DuPage County family lawyerMany people grow up hearing from family members, teachers, and others that they need a college education in order to have a career, earn a good living, and provide for their future. However, according to a recent study, a college education may also mean a better chance of having a successful marriage—especially for women.

Marriage and Divorce Statistics for College-Educated Couples

Approximately half of first-time marriages in the United States last for about 20 years. A study conducted by the National Center for Health Statistics found that women who have a college degree have an 80 percent chance of staying married beyond that 20-year mark. The researchers used data collected through surveys and interviews to predict the probability of marriage success, much in the same way that researchers use data to predict life expectancy statistics. The data included men and women who were between the ages of 15 to 44 during the years 2006 through 2010.

Differences Between Women and Men

The overall percentage of women’s first marriages lasting at least 20 years was 52 percent. For women who had obtained their bachelor’s degrees, that percentage jumped to 78 percent. Women who had attended college but not acquired their degree had a 49 percent chance of their first marriage lasting at least two decades. Women who had a high school education or less had a 40 percent chance of a 20-year marriage.

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Posted on in Divorce Trends

occupation, Wheaton divorce lawyersAny time researchers try to find trends in the divorce rate, there is always a “which comes first” debate that takes place. For example, when looking at professions or occupations that are more prone to divorce, the question must be asked, “Does this profession increase the likelihood of divorce or is the type of person more prone to divorce, for whatever reason, more inclined to work in this field?” Whatever the case may be, there is little question that divorce is more common among those who work in particular industries or jobs, and many such occupations have very similar stresses and challenges.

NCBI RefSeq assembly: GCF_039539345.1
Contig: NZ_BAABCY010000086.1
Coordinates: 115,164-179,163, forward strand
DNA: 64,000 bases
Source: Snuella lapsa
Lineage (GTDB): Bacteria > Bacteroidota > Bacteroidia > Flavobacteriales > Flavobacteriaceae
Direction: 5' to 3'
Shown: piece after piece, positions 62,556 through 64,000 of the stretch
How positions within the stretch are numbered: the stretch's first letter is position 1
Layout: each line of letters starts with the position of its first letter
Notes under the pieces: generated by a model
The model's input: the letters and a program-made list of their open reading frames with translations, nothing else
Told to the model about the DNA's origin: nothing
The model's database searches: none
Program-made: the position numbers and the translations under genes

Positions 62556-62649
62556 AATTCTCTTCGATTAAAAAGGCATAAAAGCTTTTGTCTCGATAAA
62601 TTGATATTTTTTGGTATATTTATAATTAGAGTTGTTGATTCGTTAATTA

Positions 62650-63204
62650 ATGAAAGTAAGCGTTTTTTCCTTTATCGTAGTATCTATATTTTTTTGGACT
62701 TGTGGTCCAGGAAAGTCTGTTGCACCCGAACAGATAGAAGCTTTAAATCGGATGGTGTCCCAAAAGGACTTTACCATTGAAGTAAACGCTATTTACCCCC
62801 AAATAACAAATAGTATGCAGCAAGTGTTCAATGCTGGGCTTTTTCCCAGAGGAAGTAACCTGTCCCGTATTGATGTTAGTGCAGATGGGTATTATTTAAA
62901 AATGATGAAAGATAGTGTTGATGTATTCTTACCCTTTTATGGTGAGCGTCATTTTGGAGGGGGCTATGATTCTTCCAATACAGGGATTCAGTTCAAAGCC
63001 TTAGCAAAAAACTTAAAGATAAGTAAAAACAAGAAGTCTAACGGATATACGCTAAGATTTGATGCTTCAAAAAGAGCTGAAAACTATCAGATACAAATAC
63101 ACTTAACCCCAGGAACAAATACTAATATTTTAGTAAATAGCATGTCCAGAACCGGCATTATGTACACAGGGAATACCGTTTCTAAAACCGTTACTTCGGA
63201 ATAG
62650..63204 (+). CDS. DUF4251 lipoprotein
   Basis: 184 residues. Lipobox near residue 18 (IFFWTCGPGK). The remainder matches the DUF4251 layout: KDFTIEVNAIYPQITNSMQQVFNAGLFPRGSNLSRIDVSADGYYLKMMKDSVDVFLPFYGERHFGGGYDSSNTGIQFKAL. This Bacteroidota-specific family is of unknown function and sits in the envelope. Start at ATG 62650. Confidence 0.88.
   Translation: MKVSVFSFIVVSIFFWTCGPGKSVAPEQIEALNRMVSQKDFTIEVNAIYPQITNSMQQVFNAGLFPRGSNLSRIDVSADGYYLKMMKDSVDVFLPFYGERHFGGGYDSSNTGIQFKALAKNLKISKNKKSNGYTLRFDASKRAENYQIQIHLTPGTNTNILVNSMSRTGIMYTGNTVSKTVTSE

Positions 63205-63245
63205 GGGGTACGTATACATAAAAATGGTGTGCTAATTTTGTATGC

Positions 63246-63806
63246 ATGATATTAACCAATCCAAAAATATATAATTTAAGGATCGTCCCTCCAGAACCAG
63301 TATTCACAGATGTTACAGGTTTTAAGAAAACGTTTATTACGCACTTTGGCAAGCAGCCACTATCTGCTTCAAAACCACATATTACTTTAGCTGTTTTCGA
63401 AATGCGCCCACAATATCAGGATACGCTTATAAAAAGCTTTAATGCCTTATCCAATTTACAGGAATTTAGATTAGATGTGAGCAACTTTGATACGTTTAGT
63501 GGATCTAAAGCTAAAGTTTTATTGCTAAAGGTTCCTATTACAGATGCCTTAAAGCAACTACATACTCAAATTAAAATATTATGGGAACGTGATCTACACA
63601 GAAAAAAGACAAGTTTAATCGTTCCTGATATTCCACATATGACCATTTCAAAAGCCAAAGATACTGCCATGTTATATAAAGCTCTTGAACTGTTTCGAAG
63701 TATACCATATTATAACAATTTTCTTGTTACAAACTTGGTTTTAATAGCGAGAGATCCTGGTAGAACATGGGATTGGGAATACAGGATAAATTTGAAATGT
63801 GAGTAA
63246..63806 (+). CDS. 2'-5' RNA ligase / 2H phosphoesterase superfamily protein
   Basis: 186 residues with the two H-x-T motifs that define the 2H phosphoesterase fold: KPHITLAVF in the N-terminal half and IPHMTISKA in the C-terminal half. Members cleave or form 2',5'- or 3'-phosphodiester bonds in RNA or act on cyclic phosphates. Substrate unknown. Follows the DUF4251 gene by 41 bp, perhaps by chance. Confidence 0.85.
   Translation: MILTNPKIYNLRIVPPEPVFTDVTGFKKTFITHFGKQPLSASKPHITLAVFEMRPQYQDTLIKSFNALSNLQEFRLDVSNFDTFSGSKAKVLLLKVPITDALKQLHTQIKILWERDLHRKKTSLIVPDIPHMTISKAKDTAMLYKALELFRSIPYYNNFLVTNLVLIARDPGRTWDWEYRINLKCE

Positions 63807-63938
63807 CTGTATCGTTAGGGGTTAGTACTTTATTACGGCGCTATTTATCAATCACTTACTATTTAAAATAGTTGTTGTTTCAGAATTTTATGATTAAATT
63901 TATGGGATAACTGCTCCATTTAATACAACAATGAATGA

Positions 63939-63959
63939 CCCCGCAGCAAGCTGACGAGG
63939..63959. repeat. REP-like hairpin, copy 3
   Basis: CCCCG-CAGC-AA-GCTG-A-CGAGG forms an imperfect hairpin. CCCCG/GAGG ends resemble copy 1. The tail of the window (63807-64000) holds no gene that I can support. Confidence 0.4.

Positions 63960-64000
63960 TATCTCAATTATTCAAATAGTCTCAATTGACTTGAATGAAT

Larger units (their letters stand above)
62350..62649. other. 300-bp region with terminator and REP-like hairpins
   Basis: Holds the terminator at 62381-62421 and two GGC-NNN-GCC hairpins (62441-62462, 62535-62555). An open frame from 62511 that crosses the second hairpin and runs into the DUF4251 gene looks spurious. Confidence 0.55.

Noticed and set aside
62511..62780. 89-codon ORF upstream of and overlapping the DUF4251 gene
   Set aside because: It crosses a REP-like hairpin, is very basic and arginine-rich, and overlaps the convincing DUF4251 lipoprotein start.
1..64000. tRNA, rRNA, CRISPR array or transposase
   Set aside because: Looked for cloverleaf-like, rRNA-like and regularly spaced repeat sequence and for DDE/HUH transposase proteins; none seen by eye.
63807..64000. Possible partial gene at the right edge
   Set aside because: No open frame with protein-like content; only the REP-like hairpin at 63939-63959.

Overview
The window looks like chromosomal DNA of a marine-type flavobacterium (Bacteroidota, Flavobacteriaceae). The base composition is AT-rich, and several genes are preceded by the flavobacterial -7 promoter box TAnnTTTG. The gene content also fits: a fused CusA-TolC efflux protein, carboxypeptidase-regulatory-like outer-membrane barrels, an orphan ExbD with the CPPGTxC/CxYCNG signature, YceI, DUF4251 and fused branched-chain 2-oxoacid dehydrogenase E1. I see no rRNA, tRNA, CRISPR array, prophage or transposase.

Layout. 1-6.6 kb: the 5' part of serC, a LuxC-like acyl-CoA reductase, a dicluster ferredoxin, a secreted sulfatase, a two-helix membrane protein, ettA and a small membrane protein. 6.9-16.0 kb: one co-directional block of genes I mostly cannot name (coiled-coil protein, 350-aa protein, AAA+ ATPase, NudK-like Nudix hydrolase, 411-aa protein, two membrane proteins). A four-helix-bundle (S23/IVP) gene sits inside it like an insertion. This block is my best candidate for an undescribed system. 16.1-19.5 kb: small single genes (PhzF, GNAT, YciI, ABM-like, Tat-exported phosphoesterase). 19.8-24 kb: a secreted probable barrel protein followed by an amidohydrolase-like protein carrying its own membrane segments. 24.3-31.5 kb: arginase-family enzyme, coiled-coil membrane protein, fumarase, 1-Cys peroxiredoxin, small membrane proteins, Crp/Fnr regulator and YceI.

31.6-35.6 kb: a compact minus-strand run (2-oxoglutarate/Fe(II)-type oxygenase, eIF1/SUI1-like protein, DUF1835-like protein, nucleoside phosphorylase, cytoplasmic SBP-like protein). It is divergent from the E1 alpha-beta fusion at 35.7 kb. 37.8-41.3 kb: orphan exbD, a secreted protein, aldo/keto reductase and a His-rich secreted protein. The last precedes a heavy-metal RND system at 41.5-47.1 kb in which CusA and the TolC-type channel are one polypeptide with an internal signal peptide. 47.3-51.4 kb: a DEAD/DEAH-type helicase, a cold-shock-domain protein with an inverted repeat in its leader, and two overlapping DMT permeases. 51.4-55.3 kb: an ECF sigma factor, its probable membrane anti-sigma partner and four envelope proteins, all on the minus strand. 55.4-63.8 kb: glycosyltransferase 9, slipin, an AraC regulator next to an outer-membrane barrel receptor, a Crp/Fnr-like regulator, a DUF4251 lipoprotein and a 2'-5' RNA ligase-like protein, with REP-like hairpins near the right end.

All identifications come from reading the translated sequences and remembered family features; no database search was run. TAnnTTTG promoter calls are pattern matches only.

Police, Firefighters, and Armed Service Members

While it is difficult to imagine modern life without individuals who have committed themselves to public safety and national defense, these jobs are not without their downsides. Police officers and fire fighters often work long shifts, with a great deal of stress added to the equation. Servicemen and women spend months at a time away from their spouses and families, frequently leading to communication issues and deteriorating relationships

Athletes and Entertainers

Countless hours, extended travel, public attention, and a seemingly-constant party-like atmosphere place a strain on any marriage. Dancers, musicians, actors, and other entertainers—whether or not they are particularly famous—often struggle to maintain healthy marital relationships, sometimes in a manner that makes the cover of supermarket tabloids. Professional entertainers experience a divorce rate of more than 28 percent.

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Posted on in Divorce Trends

cheaper divorce, divorce finances, DuPage County divorce lawyer, hidden costs, separation can save money, household budget, save money, spending moneyMany people who want to lower their divorce costs end up focusing on their legal fees. While this is a good strategy, and efficient use of attorney time can definitely result in a cheaper divorce, people often miss out on other parts of the divorce process that they can use to control costs. A study by the British insurance agency Aviva found that many people end up spending extra money on luxury items and other lifestyle costs as a result of going through a divorce. Paying careful attention to these sorts of line items on a household budget can often be another way that people going through a separation can save money.

What the Study Found

Aviva's study revealed a surprising number of people splurging on post-divorce that they may not need. For instance, almost one in seven people who responded to the study reported that they took a vacation after their divorce. The average cost of one of these trips totaled nearly $3,200. About the same amount of people said that they responded to their divorce by purchasing some sort of new gadget like a computer or a new TV. The average cost of that purchase ended up being over $2,100. Picking up a new hobby after a divorce was an even more expensive endeavor. One out of every eight newly separated people spent on average almost $3,500 on whatever hobby they chose. If people are not careful, these sorts of hidden, discretionary purchases can really start to drive up the cost of their divorce.

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